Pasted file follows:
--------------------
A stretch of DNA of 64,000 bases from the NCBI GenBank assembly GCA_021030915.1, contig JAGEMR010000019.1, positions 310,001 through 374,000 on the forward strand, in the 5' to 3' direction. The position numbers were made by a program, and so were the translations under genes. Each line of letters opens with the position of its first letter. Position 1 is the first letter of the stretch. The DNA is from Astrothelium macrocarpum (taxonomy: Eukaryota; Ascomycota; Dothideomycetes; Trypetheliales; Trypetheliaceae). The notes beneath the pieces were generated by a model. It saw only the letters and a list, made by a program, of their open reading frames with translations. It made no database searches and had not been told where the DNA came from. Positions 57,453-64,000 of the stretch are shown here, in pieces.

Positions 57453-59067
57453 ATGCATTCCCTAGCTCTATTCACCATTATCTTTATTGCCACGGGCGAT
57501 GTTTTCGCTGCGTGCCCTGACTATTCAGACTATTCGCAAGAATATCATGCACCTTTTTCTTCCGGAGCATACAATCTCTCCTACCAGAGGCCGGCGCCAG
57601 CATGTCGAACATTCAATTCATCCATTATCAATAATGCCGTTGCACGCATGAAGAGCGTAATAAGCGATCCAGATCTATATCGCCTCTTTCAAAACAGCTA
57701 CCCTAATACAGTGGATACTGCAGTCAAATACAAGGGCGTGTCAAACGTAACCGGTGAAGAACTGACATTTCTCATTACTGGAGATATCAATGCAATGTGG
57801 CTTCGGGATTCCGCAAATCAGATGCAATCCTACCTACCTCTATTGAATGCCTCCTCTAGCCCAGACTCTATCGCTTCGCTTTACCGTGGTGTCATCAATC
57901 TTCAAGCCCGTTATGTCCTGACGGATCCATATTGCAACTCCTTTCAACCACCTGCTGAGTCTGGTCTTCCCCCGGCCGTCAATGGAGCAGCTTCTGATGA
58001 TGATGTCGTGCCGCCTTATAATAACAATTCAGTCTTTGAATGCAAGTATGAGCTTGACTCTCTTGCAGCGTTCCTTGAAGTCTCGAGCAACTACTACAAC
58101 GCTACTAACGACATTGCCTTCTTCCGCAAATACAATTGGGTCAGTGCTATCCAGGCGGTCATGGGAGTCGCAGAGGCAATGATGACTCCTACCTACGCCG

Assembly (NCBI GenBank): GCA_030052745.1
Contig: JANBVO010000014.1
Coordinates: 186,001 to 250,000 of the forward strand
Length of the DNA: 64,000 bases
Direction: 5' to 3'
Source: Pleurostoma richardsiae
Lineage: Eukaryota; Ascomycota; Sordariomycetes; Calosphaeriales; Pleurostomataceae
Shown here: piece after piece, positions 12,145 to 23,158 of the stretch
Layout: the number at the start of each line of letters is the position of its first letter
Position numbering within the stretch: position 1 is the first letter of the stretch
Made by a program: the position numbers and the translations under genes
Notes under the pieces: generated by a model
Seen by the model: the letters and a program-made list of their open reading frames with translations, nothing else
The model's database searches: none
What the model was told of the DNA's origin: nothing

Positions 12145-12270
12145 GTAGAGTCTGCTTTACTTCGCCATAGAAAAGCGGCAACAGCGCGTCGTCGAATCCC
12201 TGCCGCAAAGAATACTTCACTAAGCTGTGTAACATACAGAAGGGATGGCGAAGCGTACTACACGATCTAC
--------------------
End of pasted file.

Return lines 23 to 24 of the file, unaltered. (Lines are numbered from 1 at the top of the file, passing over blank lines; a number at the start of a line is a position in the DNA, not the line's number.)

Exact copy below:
Seen by the model: the letters and a program-made list of their open reading frames with translations, nothing else
The model's database searches: none